College of Engineering News • Iowa State University

CCEE’s Beena Ajmera receives mentoring and leadership award

Beena Ajmera, an assistant professor at Iowa State University’s Department of Civil, Construction and Environmental Engineering (CCEE), was surprised and honored when she learned she had been selected to receive the Early-Career Undergraduate Research Mentoring Award from the Engineering Division of the Council on Undergraduate Research.

Ajmera is recognized for her mentoring efforts toward undergraduate students and advancing undergraduate research in engineering by promoting discipline-specific activities.

“If I am an effective, strong, or good mentor, it is because I was very fortunate to have great mentors not only as an undergraduate student but throughout my studies and now, as a faculty member,” said Ajmera. “These individuals taught me what it means to be a good mentor and still offer me advice to do better in that role. I have to recognize the mentoring they provided me that allowed me to receive this honor.”

Beena Ajmera with students.

Ajmera believes mentors provide many benefits to students, such as offering constructive feedback and being a trusted ally and advocate for students. Good mentors help students grow as an individual and as a professional

“To me, a mentor is someone who sees something in you and helps you cultivate it. They always have your best interest at heart and work to help you achieve all of your goals, even those you did not think you could reach or did not even know possible,” Ajmera said. “There are many benefits to having a genuine mentoring relationship with another individual, both as a mentor and a mentee.”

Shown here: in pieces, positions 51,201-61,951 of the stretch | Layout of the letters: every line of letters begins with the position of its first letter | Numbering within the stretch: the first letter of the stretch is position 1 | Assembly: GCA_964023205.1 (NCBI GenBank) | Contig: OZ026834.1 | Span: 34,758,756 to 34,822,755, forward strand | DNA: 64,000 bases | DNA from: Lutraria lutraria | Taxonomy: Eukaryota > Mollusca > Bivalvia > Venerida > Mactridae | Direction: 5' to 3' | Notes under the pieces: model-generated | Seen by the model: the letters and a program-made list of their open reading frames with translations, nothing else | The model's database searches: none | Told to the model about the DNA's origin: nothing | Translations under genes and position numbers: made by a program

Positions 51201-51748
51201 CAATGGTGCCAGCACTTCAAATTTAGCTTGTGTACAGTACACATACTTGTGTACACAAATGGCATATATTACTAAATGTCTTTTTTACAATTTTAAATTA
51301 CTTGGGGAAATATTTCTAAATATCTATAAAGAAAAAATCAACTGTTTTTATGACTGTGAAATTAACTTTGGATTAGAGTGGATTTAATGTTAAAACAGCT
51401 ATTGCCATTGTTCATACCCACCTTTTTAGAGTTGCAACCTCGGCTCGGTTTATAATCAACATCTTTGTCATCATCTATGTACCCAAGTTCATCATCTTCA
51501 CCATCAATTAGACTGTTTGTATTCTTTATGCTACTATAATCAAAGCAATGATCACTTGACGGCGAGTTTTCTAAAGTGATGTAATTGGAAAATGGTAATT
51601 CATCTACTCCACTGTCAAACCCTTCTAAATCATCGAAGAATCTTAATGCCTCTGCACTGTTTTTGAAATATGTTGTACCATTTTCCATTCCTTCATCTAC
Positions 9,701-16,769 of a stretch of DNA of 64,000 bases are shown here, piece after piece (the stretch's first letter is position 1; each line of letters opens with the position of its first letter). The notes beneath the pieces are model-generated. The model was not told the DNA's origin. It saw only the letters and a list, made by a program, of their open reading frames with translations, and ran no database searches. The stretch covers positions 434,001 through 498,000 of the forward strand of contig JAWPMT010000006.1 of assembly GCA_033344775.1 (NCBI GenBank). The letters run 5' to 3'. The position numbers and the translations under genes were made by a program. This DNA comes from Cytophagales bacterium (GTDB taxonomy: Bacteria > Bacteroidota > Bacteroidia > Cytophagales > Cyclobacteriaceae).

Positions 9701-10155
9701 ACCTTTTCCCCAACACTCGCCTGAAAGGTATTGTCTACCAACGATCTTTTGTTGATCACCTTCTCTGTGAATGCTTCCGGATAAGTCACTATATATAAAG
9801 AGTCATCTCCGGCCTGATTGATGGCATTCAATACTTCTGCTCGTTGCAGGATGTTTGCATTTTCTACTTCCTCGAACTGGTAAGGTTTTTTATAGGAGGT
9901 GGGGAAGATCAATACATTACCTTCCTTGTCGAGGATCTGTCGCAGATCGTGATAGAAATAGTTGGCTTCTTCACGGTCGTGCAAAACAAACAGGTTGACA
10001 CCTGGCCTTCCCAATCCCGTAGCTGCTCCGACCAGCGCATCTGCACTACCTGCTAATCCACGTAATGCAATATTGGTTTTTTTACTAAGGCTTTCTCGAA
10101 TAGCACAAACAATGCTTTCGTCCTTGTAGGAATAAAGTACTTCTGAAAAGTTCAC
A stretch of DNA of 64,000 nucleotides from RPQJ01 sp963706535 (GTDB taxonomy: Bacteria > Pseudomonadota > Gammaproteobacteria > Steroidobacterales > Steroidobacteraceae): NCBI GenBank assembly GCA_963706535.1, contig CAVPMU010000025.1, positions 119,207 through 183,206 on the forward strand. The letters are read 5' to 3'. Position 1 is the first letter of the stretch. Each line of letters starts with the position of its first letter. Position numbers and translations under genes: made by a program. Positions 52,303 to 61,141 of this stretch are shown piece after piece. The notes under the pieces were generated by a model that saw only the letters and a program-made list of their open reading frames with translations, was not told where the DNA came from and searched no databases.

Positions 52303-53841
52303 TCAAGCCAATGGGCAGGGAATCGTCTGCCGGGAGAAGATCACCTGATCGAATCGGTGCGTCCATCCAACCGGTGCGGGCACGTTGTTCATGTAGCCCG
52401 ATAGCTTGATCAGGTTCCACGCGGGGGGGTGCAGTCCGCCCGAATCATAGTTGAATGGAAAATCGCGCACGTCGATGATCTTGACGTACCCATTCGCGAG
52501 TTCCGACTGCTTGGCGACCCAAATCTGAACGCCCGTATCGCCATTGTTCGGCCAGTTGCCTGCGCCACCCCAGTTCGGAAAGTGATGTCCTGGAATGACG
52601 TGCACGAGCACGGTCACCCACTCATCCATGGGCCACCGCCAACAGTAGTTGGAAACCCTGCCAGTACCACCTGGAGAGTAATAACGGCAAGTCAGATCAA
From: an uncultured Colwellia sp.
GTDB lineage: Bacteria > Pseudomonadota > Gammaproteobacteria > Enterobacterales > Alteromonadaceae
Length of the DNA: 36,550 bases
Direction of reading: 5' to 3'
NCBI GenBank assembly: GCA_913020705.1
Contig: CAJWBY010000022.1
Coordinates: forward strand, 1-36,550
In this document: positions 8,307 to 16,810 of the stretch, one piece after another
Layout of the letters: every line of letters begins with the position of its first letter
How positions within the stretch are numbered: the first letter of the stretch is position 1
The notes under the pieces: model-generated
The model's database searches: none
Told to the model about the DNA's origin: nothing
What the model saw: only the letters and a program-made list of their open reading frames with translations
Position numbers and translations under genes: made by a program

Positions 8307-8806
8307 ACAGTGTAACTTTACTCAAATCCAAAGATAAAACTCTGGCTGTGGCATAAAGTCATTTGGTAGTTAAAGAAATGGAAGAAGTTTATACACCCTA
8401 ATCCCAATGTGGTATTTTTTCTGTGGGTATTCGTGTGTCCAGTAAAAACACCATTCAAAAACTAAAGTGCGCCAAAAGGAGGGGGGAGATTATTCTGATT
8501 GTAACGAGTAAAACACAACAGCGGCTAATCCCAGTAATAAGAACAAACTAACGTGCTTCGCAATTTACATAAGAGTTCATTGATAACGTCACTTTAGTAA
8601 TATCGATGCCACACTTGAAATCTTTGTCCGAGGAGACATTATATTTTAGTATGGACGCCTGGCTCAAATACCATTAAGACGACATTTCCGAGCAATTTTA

Ajmera’s favorite mentoring moments are when a typically hesitant individual responds to a question confidently and when a student volunteers to give a public presentation. Other moments that stand out to Ajmera are when the mentee seeks her advice. As a mentor, Ajmera often advises many individuals. However, it is different when the mentee comes to her personally and asks for her advice.

“Most of the time, students leave college and forget about their professors. However, every so often, a student will reach out and say something that reminds me of how I was able to engage them in the class, in the hallway, or in some other interaction. The fact that the student remembers this interaction fondly, is very rewarding,” said Ajmera.